USC will now try to figure how to react to its self-destruction.
Although the Trojans decided against holding a team meeting following their loss to Washington State last month, the sense of desperation accompanying this loss almost assures that something will happen this week.
``We've really got to dig deep and find out what we'll do with this season,'' Kelly said. ``We really need to talk.''
Everyone else certainly will be. This loss is certain to once again unleash a furious amount of rumors about Robinson's fate, and the future is hardly bright. Two of USC's next three games are road trips to Notre Dame and Washington.
``This is gut-check time right here,'' Kelly said.
USC vs. ARIZONA ST.: A CLOSER LOOK; USC's Brymer doesn't blame coach Robinson
TEMPE, Ariz. - Before Saturday's 35-7 loss to Arizona State had even sunk in, USC offensive lineman Chris Brymer was trying to deflect criticism away from his embattled coach, John Robinson.
``It would be a tragedy (if he were fired),'' Brymer said. ``It's not the coaching that's hurting us. It's the players. I don't think it's the coaching staff at all. We played (lousy) today.''
Robinson blistered the Trojans in the locker room following the game for their uninspired performance. Asked if it was the maddest he had ever seen the USC head coach, Brymer said, ``Yeah, probably.''
No retraction: USC wide receiver R. Jay Soward refused to back down from his boastful quotes earlier in the week.
``I'm going to be so happy after the game because it's going to be like I've gained something back,'' Soward had said. ``We're the team of the future. They're the team of the past.''
Soward said he did not regret his remarks.
``I don't regret saying anything,'' Soward said. ``I don't care. They played a great game. What's said during the week doesn't matter.''
Soward ended up with just two receptions for 19 yards. He suffered a bruised hip and leg during a kickoff return that limited his playing time but is expected to be OK.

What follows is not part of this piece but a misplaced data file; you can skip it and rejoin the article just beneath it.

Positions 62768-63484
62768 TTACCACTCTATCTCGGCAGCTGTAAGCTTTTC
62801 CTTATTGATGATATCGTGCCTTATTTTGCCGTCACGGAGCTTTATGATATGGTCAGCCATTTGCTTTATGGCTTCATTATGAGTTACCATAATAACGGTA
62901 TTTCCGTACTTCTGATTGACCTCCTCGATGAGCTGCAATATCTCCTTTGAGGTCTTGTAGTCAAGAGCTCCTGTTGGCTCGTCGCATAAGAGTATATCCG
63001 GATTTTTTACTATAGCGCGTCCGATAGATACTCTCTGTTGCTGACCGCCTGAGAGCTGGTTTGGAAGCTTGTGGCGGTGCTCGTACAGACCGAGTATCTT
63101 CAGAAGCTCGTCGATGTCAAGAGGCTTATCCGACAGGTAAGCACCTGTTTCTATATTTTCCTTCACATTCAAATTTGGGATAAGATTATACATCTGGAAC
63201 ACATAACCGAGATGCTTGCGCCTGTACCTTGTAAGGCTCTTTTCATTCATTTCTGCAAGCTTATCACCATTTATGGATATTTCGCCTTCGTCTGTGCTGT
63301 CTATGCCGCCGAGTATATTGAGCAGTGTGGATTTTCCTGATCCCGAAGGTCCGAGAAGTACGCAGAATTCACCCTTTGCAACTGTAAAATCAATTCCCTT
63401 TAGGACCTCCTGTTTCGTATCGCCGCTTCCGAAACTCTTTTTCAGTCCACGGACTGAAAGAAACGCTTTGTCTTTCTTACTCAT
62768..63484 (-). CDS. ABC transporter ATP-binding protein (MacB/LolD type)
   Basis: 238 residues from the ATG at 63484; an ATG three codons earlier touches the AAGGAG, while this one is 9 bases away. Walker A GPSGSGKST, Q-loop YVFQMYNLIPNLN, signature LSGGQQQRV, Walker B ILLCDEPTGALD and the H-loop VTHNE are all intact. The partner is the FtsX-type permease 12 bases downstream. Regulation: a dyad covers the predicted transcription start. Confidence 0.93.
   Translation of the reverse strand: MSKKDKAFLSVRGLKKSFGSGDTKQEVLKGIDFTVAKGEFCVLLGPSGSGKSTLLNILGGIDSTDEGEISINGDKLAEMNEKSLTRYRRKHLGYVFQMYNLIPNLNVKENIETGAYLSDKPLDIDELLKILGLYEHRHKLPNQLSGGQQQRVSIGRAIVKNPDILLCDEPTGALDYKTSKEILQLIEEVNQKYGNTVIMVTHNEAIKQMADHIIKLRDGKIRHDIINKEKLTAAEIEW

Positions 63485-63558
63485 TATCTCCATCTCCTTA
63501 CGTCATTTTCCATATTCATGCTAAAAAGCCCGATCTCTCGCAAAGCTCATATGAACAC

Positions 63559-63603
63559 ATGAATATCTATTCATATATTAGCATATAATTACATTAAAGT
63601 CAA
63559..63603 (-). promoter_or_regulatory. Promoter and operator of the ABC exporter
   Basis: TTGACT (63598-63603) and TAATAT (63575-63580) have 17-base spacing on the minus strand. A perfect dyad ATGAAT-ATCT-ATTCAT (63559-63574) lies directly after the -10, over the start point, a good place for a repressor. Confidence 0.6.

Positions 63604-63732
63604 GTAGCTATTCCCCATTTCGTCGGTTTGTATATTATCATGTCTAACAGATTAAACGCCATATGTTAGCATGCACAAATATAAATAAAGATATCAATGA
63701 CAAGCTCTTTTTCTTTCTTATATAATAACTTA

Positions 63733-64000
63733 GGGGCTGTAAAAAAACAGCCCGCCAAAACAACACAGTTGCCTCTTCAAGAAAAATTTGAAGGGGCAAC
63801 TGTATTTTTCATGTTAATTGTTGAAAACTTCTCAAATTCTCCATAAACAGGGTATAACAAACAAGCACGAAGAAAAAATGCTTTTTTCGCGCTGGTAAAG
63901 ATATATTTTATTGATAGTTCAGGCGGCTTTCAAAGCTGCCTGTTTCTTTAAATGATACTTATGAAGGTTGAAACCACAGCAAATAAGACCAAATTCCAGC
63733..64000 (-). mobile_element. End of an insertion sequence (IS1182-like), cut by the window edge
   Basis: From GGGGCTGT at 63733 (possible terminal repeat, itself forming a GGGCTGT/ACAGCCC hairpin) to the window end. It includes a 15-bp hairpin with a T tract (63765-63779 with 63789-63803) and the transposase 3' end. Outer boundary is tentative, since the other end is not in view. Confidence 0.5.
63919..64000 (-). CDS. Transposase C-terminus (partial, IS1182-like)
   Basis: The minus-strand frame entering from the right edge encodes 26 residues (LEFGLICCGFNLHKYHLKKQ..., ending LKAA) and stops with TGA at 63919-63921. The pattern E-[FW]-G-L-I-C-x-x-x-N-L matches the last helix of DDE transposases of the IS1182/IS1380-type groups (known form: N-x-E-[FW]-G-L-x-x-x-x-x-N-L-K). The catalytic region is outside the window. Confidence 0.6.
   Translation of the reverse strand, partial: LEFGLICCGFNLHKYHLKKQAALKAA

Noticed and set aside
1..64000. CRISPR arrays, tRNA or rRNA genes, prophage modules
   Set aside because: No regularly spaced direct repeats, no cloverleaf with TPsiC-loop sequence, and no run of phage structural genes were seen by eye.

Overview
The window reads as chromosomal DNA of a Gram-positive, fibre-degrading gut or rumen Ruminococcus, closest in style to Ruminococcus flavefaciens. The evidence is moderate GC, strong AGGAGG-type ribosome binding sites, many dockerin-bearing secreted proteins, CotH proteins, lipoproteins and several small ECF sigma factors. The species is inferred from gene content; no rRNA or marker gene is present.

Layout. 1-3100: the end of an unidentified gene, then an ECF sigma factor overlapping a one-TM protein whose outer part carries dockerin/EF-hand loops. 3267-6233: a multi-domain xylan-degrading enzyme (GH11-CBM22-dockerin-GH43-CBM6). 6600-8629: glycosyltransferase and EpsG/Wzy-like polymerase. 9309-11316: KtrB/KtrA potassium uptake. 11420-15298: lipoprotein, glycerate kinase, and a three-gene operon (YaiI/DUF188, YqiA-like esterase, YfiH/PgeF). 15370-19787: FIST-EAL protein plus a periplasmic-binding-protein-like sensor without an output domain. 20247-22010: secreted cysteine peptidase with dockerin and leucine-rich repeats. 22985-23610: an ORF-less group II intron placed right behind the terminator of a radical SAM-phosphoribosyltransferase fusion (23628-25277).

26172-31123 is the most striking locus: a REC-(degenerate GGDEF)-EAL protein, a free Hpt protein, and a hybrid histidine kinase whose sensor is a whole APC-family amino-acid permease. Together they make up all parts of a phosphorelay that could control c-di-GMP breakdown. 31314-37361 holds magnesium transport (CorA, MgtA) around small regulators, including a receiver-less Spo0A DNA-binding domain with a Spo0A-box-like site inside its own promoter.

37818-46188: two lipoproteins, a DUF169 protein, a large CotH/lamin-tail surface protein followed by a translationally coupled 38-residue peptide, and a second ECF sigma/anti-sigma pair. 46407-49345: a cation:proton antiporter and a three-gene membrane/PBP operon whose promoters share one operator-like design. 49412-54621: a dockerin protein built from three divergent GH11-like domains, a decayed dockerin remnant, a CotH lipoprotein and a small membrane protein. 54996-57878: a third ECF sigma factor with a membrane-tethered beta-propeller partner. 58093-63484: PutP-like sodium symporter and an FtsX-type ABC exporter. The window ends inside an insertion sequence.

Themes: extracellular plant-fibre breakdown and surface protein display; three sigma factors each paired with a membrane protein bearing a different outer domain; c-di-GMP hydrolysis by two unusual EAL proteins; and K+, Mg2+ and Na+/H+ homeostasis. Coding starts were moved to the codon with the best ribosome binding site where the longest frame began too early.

Tough start: True freshman Malaefou MacKenzie gained 35 yards in 10 carries in his first career start. He was forced to leave the game after spraining his shoulder in the first half.
MacKenzie returned in the second half but had only one yard in three carries.
``We executed really well early,'' MacKenzie said. ``We just had some missed opportunities.''
Injury report: USC freshman tight end Lonnie Ford suffered a fractured clavicle and will probably be lost for the remainder of the season.
Alumni in the crowd:
Former USC safety Jason Sehorn and tight end Johnny McWilliams attended the game. Sehorn, who plays for the New York Giants, is in town because New York plays McWilliams' Arizona Cardinals today.
Largest margin: The 28-point victory was the largest Arizona State has had against the Trojans. The Sun Devils now lead the series 8-6, the only Pacific-10 school to lead its series with USC.
Arizona State quarterback Ryan Kealy. The redshirt freshman completed 21 of 34 passes for 281 yards with three touchdowns and an interception.
USC. Pick a spot. Ineffective offense. Porous defense. Questionable decision making. No one gets spared for this disaster. The Trojans were outscored 22-0 in the second half.
STAT OF THE GAME
USC allowed 528 yards in offense while managing just 214.
QUOTE OF THE GAME
``It was a terrible performance by everyone involved. Me, our players and our coaching staff. We're choking in games and choking in our own mistakes.
- USC coach John Robinson
2 Photos, Box
PHOTO (1) Wide receiver Lenzie Jackson pulls away from USC defender Antuan Simmons during ASU's 35-7 rout.
(2) USC tailback Malaefou MacKenzie is tripped up after a short gain in the first half. He finished with 35 yards on 10 carries.
BOX: USC vs. ARIZONA ST.: A CLOSER LOOK (see text)
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|Publication:||Daily News (Los Angeles, CA)|
|Date:||Oct 12, 1997|